For Russian-American violinist Yevgeny Kutik, family and history play a central role in his life. Arriving at age 5 as a refugee from the USSR, the hardship, work, and success that went along with it continually inspires his work.
“Exploring my cultural heritage and background has compelled me to move in unexpected directions as an artist,” he said.
His 2012 debut album, Sounds of Defiance, also on the Marquis label, features Achron, Pärt, Schnittke, and Shostakovich, and focuses on music written during the darkest periods of the lives of these composers.
For his 2014 album, Music from the Suitcase: A Collection of Russian Miniatures, he was inspired by sheet music his family brought over in their suitcase in 1990. This album debuted at No. 5 on the Billboard Classical chart, and garnered critical acclaim as well as featured on NPR's All Things Considered and in The New York Times.
“That project allowed me to explore my family's history and cultural background in depth … Family plays a major role in shaping us as humans, regardless of our geographic or personal differences. It seems there is a ‘common core’ that we can learn from and explore,” he said.
Meditations on Family: A New Collection of Music for Violin
As an extension of Music from the Suitcase, Yevgeny has commissioned a diverse group of today’s leading composers to form his new project, Meditations on Family: A New Collection of Music for Violin. For the short compositions, each composer used a personal family photo as their source of inspiration.
Featured composers include Joseph Schwantner, Andreia Pinto Correia, Gity Razaz, Timo Andres, Chris Cerrone, Kinan Azmeh, Gregory Vajda, and Paola Prestini. Yevgeny will be recording and premiering the works online throughout the 2018-19 season.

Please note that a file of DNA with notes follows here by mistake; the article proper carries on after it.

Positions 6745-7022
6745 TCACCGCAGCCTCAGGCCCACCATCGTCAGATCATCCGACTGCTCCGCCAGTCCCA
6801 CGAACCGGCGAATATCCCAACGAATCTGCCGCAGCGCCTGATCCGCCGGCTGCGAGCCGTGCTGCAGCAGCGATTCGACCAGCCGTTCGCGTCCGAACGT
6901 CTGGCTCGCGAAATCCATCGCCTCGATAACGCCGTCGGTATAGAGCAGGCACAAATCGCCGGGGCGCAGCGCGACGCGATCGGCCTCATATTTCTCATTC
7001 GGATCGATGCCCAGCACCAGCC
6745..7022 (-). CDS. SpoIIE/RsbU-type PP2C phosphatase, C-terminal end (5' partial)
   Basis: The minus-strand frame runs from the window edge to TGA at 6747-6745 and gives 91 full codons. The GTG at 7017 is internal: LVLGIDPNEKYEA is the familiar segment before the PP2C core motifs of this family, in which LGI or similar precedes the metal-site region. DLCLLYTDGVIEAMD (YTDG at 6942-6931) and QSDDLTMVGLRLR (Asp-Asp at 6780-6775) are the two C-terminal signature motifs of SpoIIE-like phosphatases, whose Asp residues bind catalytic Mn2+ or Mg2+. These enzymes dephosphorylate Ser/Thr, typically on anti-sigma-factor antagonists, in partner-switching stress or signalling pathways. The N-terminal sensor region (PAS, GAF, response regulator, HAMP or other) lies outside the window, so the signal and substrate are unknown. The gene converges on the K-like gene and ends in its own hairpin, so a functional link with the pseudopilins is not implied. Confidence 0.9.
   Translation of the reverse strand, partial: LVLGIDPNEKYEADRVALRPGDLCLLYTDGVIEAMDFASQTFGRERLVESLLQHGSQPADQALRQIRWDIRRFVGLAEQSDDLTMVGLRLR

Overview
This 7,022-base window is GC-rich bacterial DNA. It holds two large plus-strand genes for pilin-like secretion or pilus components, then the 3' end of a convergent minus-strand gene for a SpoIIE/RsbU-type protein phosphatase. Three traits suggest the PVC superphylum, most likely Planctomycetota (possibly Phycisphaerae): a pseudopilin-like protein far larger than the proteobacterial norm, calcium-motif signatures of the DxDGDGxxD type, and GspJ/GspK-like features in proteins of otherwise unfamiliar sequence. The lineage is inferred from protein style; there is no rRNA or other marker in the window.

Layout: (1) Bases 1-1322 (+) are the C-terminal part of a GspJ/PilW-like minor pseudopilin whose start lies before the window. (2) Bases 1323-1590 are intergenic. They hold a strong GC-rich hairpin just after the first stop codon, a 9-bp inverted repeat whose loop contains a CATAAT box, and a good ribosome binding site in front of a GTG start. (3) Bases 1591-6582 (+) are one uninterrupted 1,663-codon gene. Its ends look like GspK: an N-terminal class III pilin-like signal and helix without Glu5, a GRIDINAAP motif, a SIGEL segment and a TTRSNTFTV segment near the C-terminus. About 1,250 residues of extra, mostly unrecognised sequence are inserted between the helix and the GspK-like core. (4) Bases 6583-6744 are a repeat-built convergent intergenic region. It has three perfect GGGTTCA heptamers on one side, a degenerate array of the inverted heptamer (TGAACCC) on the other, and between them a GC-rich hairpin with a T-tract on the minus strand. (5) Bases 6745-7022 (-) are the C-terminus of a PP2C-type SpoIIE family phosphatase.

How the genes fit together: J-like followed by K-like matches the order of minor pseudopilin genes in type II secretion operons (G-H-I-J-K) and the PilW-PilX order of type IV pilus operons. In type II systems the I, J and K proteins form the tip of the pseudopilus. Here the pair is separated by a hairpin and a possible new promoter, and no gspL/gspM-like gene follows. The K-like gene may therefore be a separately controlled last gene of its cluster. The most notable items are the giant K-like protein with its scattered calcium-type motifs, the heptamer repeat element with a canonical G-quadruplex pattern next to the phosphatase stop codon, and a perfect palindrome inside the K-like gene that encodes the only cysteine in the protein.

“It's part of a new project I'm launching dedicated to building a living archive devoted to family. Eventually, I hope to add more commissions to this project as time allows,” he said.
Passionate about his heritage, Yevgeny is always looking for ways to support refugees, although he wishes there was more he could do. He is an advocate for the Jewish Federations of North America, the organization that assisted his family in coming to the United States, and regularly speaks and performs across the United States to both raise awareness and promote the assistance of refugees from around the world.
“My family and I came to the United States as refugees and benefited profoundly from the support of incredible individuals who cared for us selflessly,” he said. “My guiding wish is that every person that needs it, can live a life free from political, religious, and personal pressure and with the same kind of love and support we received.”
The past and future collide
Yevgeny thinks there is something unique and special that one can learn from the deceased “greats”.
“Sometimes you agree with it, other times you don't, but the authenticity and immediacy of this approach is very illuminating,” he said.
For those musicians just starting out, they must be willing to acknowledge that failure, doubt and pressure will visit, often when they least want them. But this is when they must remind themselves to come back to the task at hand” performing, practicing, studying, etc.
“The more efficient and productive you are at your work, the less likely the former will have time to bother you,” he said.
This is why he hesitates to define an accomplishment as one specific thing or event.
“I think that every day I'm able to create great music, whether it be convincingly executing a phrase at home during practice or giving a compelling performance in front of thousands, these are all equal parts of accomplishment,” he said.
Learn more about Yevgeny and his upcoming project on his website.